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The endless loop is the most simple one:

: endless ( -- ) 0 begin dup . 1+ again ; endless

Terminate this loop by pressing `Ctrl-C` (in Gforth). `begin`

does nothing at run-time, `again`

jumps back to `begin`

.

A loop with one exit at any place looks like this:

: log2 ( +n1 -- n2 ) \ logarithmus dualis of n1>0, rounded down to the next integer assert( dup 0> ) 2/ 0 begin over 0> while 1+ swap 2/ swap repeat nip ; 7 log2 . 8 log2 .

At run-time `while`

consumes a flag; if it is 0, execution
continues behind the `repeat`

; if the flag is non-zero, execution
continues behind the `while`

. `Repeat`

jumps back to
`begin`

, just like `again`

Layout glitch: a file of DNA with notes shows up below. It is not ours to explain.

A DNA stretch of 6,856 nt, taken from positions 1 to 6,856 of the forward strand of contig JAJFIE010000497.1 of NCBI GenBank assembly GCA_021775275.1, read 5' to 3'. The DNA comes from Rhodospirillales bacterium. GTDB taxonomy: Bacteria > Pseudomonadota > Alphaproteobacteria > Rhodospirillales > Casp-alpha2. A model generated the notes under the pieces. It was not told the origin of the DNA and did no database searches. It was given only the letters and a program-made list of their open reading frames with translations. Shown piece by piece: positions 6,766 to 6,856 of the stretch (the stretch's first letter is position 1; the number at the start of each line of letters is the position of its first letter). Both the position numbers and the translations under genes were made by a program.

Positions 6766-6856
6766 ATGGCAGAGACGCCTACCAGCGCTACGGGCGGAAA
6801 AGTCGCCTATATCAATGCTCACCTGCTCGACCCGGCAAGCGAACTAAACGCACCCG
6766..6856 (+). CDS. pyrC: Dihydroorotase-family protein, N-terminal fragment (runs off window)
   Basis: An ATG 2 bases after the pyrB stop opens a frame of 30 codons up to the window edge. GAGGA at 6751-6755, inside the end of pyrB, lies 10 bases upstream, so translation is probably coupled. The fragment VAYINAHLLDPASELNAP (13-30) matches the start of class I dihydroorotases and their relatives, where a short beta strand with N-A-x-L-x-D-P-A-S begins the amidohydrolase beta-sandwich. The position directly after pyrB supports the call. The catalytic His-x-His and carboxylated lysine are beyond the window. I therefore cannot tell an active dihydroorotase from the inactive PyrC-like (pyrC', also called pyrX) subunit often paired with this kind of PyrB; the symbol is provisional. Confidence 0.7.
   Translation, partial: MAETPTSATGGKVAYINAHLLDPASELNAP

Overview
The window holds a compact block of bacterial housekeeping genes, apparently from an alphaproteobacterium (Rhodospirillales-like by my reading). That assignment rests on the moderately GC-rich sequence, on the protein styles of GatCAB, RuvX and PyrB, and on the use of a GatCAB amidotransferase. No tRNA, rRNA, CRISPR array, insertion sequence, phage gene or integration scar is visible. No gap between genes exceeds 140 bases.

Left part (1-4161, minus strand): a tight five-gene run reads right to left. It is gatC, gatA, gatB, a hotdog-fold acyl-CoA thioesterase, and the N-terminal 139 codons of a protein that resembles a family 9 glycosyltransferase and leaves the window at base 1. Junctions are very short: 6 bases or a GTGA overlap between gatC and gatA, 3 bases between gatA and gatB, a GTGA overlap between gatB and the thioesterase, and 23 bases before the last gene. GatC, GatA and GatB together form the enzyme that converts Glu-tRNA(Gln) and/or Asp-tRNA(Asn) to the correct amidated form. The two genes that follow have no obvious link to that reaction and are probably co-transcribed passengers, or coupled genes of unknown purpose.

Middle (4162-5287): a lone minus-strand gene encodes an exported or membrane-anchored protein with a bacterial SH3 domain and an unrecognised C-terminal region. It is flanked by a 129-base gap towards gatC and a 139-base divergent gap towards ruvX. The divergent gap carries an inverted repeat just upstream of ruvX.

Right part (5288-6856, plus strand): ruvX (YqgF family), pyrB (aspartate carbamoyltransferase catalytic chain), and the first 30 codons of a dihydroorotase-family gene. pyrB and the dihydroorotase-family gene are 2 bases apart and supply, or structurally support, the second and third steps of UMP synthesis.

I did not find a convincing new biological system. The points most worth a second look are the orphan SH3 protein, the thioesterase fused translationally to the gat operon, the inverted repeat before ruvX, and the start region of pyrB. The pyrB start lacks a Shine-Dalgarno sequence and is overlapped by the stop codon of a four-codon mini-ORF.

.

In Forth there are a number of combinations/abbreviations, like
`1+`

. However, `2/`

is not one of them; it shifts its
argument right by one bit (arithmetic shift right), and viewed as
division that always rounds towards negative infinity (floored
division). In contrast, `/`

rounds towards zero on some systems
(not on default installations of gforth (>=0.7.0), however).

-5 2 / . \ -2 or -3 -5 2/ . \ -3

`assert(`

is no standard word, but you can get it on systems other
than Gforth by including `compat/assert.fs`. You can see what it
does by trying

0 log2 .

Here’s a loop with an exit at the end:

: log2 ( +n1 -- n2 ) \ logarithmus dualis of n1>0, rounded down to the next integer assert( dup 0 > ) -1 begin 1+ swap 2/ swap over 0 <= until nip ;

`Until`

consumes a flag; if it is zero, execution continues at
the `begin`

, otherwise after the `until`

.

Assignment:Write a definition for computing the greatest common divisor.

Reference: Simple Loops.